Of Moms and Martyrs

Of Moms and Martyrs | Twin Cities Moms Blog

“Don’t be a martyr.”

My husband’s words sent a zing of fury through my veins.

It wasn’t the poor guy’s fault. He said the four harmless words, expecting me to hear something like my darling wife, you are important, too – please don’t feel like you have to accept discomfort in every fiber of your being in order to raise a happy, healthy child. I’m here to support you. Tell me how I can help.

But in that moment – with a half-cooked dinner on the stove, a hangry toddler velcroed to my hip and every last neck muscle straining to hold the phone blasting credit card company hold music to my ear – I heard fightin’ words.

There’s a theory that motherhood is more selfishness than sacrifice. And while I agree it’s the absolute privilege of a lifetime, can we be totally honest that it doesn’t exactly feel like a privilege to have someone else’s poop smeared across your cheek at 3am? That it doesn’t always feel like a privilege to run out in the middle of an important work meeting when “daycare” pops up on your caller ID? That privilege isn’t the first word that comes to mind in your dinner-cooking, toddler-hulking, shoulder-phoning fog?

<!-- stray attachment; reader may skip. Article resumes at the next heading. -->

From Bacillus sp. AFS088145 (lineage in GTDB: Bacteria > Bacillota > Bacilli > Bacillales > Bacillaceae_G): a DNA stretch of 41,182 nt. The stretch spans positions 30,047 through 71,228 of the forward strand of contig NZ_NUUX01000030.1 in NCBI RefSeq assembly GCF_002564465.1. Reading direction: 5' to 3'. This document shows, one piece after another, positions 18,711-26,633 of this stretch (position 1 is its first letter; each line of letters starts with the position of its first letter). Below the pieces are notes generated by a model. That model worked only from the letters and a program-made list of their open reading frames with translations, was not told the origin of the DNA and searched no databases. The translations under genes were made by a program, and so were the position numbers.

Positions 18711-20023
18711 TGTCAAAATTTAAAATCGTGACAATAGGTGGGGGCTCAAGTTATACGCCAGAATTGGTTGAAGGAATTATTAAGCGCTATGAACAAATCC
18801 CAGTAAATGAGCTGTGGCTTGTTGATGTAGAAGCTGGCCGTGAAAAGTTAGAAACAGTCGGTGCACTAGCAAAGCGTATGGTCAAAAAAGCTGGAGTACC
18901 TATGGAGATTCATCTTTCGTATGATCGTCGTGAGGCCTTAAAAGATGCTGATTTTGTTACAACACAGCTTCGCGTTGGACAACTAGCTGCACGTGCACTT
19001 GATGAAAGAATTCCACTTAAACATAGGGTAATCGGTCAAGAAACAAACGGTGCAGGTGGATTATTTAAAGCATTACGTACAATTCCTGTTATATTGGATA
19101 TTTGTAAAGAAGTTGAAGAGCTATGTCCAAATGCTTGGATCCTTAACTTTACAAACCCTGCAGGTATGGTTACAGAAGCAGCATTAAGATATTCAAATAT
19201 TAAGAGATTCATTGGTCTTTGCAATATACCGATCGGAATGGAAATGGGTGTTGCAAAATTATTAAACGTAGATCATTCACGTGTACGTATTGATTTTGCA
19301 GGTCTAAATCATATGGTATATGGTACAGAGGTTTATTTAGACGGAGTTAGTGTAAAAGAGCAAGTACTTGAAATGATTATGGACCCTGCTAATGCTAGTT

But you know what? We handle it. We wash our faces. We silence our phones and walk back into meeting rooms. We feed the beasts, we hold them long after our biceps start screaming, we activate the credit card while apologizing for the howling in the background. And when all is said and done, I’m dang proud.

Mama, absolutely ask for help. Take care of yourself. Take time for yourself. Yes, yes, YES! All of those things! But let’s not take away the feeling of nailing a left-handed diaper change while clipping a coupon and belting Rudolph the Red Nosed Reindeer on repeat with your shirt on inside out. You’re a strong mom, and a strong woman. And I declare it OK to feel like it.

So yes, I will be a martyr. I will, by definition, sacrifice something of great value (usually my sanity) for the sake of a cause. I’ll also be proud that in this season of life, I can choose someone else’s well-being over my own – not every second of every day, but sometimes, when it matters, or when it’s helpful, or when it makes me feel awesome.

Maybe there’s a lick of selfishness in it after all.

So, Dear Husband, the next time you call me a martyr, I’ll choose to hear your words differently. As a compliment. A proverbial fist bump. A salute to my strength and my sacrifice. I might also hand you the spatula and the toddler and go take a nap, and I know you’ll be proud.

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